The Mission’s Hidden Gang History: A Quick Snapshot

"I was there..."

by Juan Valdez

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Photo: Lou DeMatteis

For most of my life I have lived in San Francisco, both in the Mission and outer Mission Districts. I grew up in the era of the “cholo low-rider” cars, political protests against U.S. intervention in Central America, and the football championships of the San Francisco Forty-Niners in the 1980s. San Francisco however, has a different historical narrative that mainstream San Franciscans are not aware of. Since it relates to gangs, it is dismissed or ignored.

Most San Franciscans are unaware of the decades-old gang culture that still exists today, nor do they know about the political nuances that everyday youth still experience to this day. As a young man of color, things in the neighborhood mostly seem normal and just how life is in the world. Looking back today, I can safely say that the world and things that I saw and experienced were quite unusual—and those in mainstream society would deem terrifying.

I grew up for some time in the Mission District on Lexington and Alabama streets where life was not particularly out of the ordinary, but as I grew older my family and I moved to the Excelsior neighborhood. I began formulating an opinion on how the world worked. I remember being placed in parochial school by my mother who wanted me to excel in school and eventually earn a better living than both her and my father. What was unexpected was the level of racism that existed at that time (mid-1970s). I was made fun of in school and chased by the Irish kids in my class for being different.

The weekends and summer vacations were my favorite times, for it allowed me to commute back into the Mission District where all my cousins still lived. I remember listening to the stories they use to tell about the goings-on in the “hood” and also learning the street politics that existed then. At that time the gangs that existed were neighborhood groups without any official names necessarily. I remember my older cousins recalling that there were gangs in the old days. There were some groups of older men that belonged, claiming streets such Folsom, Hampshire, Bryant, and Potrero, etc.

For my generation, there was one pivotal point however, where the mythology and romanticism of gangs was placed on wide screen in a theatre in a movie that debut in the summer of 1979 called “Boulevard Nights”. As I recall it was the Granada Theatre (which is now an Asian trinket market between 23rd and 22nd streets in San Francisco) where after the movie, all the young people who had been there began to take on another persona, including me. It was the first time that I saw people that looked and acted like me presented by Hollywood. Our ethnicity and at least some of our experiences at that moment were reaffirmed. Our identity as young thugs was acknowledged and seen by the world. We of course felt invisible. Society was watching what we were dealing with in our respective neighborhoods. Young people that had packed the theatre left shouting, “Folsom!” Others were yelling “Excelsior” mother f******s, while others yelled “SFM!” (San Francisco Mission) Putos! Some small pockets of young people started some skirmishes but nothing serious. All those young men and some women ranged between the ages of 12 to 18 or so it seemed. Soon after the movie I remember feeling in awe of the “pachuco”/“cholo” images that reflected my reality. I recall going home and getting my father’s size large white tee-shirts and my “Ben Davis” work pants and strutting around as though I had just adorned a uniform of honor and “respect.” This it seemed was to be our uniform for the next almost ten years, our expression of resistance to mainstream society or our way of being seen.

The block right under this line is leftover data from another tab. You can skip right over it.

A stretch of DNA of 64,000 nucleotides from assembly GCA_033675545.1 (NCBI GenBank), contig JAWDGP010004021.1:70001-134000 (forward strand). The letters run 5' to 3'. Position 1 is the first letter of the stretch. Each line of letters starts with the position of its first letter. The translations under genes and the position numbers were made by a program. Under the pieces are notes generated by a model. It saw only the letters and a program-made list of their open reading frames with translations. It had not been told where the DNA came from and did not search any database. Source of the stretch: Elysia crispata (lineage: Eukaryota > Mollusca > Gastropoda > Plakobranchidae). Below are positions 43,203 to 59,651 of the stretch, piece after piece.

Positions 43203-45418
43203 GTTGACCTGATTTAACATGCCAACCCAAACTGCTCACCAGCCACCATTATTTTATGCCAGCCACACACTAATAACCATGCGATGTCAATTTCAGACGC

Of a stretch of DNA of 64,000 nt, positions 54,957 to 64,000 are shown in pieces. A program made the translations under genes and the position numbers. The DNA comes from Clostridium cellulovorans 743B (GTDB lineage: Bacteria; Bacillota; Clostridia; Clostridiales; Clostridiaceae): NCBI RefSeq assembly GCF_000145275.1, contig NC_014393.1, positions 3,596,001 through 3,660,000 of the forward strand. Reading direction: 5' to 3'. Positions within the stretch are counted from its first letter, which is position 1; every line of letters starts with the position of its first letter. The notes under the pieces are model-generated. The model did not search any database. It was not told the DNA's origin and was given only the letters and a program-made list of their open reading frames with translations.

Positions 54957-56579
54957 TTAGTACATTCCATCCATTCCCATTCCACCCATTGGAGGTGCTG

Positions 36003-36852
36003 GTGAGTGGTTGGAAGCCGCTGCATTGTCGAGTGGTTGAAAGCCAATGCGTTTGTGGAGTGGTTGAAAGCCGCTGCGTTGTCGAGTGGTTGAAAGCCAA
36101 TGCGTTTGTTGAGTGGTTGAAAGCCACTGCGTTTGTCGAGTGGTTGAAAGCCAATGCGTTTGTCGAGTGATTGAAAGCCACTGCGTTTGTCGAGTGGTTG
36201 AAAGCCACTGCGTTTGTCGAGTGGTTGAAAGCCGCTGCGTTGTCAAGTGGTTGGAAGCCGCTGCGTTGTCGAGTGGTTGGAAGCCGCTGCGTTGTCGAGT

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Cruising on Mission Street, c. 1980.

Photo: Lou DeMatteis

It is so interesting that from an indigenous perspective, it would appear that my ancestors back in Central America were doing the very same thing. Most of the colorful adorned Mayan and Nahuatl traditional garb worn today only started as the invisibility of the Indigenous communities grew.

Most cliques in those days were relatively unorganized but the movies and Hollywood kept producing the mythology. The influence of East L.A. low-riders moved north, and more mimicking was taking place. But it was also more than just pretending. Groups like the Lords of Frisco, Low Creations, and Estrellas car clubs also began exercising influence at the street thug level. As I recall many of the relatives from car clubs were either directly involved with street life or with emerging gangs throughout the San Francisco Bay Area.

The neighborhoods also began to formalize and those of us with bi-district or multi-district affiliations were looked down upon. Affiliations were always being tested by some of the older brothers in the “life”.

Alcohol, drugs and the influx of prison-gang-affiliated individuals being released from the penitentiaries and California Youth Authority was paramount to this gang lifestyle development in San Francisco. The struggle for the drug trade was mostly kept in the 16th Street and 14th Street corridors, along with the Tenderloin, Hunters Point, and the Fillmore. Chinatown was controlled by the Chinese families that helped establish that neighborhood.